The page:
Each striker 28 is between neighboring strikers 26 and includes its own overhanging, curved, rounded portion 34, which engages receptacle l and operates in the same manner as the curved portion 32 of striker 26, and its own shelf 35, equivalent to shelf 33. Striker 28 has two outwardly extending guide fins 38 and 40 which position and guide the two adjacent strikers 26 and lock these strikers so that they move only within keyways 52, described below. Back surface 42 of striker 26 rests against front surface 44 of fin 38, and the side surface 46 of striker 26 rests against cooperating surface 48 on striker 2.87

On fins 38 and 40 are positioned raised friction-free bars 50 which reduce friction when strikers 26 move with respect to striker 28. Bars 50 also create a venting path to the interior of the armor.

Beneath striker 28 is a brittle, obliquely extending support "I which rests on the floor of guide keyway 52, described below, and thereby defines the initial upper position of the striker. Support 171 braces the striker against descending under the influence of friction from neighboring descending strikers to prevent chain reaction receptacle tiltings and explosions. When the striker is depressed by an oncoming projectile, brittle support "I easily breaks off and the striker can descend.

Striker 30 is, essentially, two strikers 28 back-to-back. All of the features of striker 28 may be found in striker 30. Striker 28 is used along the peripheral edge of a section of explosive armor, whereas striker 30 is used between adjacent explosive charge receptacles 10,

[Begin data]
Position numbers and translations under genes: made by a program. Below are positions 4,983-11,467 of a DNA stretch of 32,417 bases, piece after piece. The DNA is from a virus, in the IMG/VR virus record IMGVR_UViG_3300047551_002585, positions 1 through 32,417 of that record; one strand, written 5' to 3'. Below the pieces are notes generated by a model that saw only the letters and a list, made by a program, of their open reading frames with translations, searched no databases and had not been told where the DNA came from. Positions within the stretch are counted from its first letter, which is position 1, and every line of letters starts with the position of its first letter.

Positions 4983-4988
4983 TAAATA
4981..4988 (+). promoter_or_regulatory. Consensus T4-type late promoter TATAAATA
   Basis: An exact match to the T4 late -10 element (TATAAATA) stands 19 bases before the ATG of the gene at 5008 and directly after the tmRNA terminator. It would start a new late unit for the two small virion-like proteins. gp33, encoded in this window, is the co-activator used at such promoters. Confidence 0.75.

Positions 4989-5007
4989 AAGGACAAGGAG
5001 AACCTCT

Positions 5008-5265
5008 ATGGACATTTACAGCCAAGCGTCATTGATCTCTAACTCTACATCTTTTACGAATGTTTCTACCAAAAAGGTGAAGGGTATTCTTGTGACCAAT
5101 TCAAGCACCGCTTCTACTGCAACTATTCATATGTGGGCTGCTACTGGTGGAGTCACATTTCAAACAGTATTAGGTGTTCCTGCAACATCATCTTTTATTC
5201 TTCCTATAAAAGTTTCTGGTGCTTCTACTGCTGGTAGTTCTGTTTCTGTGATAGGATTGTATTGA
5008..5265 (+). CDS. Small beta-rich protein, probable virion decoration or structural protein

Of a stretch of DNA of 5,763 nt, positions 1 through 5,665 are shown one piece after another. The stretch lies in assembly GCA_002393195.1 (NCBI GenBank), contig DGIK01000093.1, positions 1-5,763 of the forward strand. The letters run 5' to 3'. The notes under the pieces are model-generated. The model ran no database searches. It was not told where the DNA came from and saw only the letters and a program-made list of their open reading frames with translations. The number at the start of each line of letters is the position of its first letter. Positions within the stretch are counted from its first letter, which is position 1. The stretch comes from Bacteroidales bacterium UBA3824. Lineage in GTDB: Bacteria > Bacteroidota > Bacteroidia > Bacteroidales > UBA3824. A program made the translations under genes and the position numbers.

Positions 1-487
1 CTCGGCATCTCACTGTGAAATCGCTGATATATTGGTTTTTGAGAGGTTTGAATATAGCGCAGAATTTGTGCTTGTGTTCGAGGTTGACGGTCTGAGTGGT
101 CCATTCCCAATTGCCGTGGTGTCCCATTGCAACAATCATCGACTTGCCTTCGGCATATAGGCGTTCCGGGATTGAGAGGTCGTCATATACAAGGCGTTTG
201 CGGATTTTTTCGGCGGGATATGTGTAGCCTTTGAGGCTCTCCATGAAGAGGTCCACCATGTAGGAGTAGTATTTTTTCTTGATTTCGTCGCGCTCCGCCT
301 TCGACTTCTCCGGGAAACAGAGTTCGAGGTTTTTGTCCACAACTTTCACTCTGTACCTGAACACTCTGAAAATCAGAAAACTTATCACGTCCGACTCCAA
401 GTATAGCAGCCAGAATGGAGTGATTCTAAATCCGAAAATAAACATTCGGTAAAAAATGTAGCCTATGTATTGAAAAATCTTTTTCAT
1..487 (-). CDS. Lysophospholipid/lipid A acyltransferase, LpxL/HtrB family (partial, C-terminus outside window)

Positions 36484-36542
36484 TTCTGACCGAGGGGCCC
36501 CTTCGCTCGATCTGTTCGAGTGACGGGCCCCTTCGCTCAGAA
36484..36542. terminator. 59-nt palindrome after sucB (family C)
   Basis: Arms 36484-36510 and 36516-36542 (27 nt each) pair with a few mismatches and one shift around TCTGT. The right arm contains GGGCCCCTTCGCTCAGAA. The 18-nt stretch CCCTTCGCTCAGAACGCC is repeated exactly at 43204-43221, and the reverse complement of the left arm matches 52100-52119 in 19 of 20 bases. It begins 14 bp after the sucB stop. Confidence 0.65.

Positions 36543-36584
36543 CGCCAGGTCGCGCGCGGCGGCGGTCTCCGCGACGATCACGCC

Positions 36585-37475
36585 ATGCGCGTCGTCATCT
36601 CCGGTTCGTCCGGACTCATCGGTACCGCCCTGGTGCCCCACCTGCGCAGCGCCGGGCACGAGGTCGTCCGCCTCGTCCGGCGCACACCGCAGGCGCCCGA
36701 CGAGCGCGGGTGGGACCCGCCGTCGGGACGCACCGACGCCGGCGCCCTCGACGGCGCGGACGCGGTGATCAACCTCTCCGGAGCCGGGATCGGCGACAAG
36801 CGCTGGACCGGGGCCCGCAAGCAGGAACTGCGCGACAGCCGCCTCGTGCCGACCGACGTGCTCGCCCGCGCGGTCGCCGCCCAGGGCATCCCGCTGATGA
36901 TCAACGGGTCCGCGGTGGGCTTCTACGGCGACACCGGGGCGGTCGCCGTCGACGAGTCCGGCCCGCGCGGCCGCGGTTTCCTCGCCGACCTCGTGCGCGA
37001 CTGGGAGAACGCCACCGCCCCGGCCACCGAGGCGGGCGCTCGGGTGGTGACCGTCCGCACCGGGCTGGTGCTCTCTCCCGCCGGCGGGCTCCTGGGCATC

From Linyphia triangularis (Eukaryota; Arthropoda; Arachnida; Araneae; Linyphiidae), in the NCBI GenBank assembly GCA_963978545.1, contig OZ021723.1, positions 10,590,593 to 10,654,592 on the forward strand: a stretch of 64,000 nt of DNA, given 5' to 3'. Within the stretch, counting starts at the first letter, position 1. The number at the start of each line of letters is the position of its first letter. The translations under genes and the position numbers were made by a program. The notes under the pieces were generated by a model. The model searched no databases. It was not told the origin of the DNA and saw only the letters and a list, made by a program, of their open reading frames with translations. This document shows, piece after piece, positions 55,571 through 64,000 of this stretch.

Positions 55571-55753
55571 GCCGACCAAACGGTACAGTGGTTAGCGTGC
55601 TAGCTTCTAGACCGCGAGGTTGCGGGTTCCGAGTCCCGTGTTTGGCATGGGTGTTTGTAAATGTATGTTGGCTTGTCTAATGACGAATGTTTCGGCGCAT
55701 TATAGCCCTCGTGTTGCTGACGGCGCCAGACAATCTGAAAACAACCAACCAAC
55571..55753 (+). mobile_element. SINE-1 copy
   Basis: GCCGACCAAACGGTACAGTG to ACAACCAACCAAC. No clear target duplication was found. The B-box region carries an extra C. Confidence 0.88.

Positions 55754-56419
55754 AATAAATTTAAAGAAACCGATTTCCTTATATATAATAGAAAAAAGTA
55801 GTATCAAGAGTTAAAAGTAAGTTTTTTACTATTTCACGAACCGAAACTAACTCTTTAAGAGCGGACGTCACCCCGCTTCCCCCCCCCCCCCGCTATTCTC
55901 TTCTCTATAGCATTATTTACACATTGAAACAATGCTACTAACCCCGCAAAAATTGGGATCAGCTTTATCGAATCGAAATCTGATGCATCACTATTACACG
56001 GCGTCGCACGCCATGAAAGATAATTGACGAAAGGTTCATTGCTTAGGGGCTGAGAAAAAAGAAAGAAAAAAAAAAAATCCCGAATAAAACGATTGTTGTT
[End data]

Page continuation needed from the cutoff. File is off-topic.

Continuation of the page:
Turning to FIGS. and 6, the fins of the strikers 28 and 30 ride in guide keyways 52 between neighboring ones of the frameworks in the armor that receive explosive charge supports l8. As more clearly shown in FIG. 6, keyways 52 intersect at enlarged junctions which include folds 56, which are.

complementary to the folds $7 in each striker 26, in order to receive and position each striker 26. Near the two sides of the base of each striker 26 are projecting shelves 60, 62, which can engage the underside of the overhangs 64 within the explosive armor framework, thereby locking the strikers 26 in the keyways.

The engagement of the striker shelves 33, 35 with the top of their respective receptacle supports 18 limits downward movement of all the strikers into the armor under the influence of a projectile. Once contacted, receptacle support l8 descends with the striker. The explosive charge within the armor will normally be detonated before support lip 124 on support 18 contacts the top of the keyway housing.

The bodies of the strikers cooperate with the walls of the keyways and the receptacle supports to contain the blast of the explosion ofa charge.

Referring to FIG. 8, four strikers 26 may be formed in a single molding operation and joined by a simple breakaway "X" bridge 66. This unitary structure speeds assembly of the explosive armor. Bridge 66 is sufficiently weak that it will break loose from strikers 26 when any of them is contacted by an incoming projectile.

Keyways 52 also are provided with vent openings 68 (FIG. 5) to permit venting of the armor.

The peripheral keyway 67 around the outside of a section of armor has a wall shim 69 positioned within it, which maintains the space between the tops of the strikers and the protective panels 100, described below. This permits flexing of protectlvs panels 100.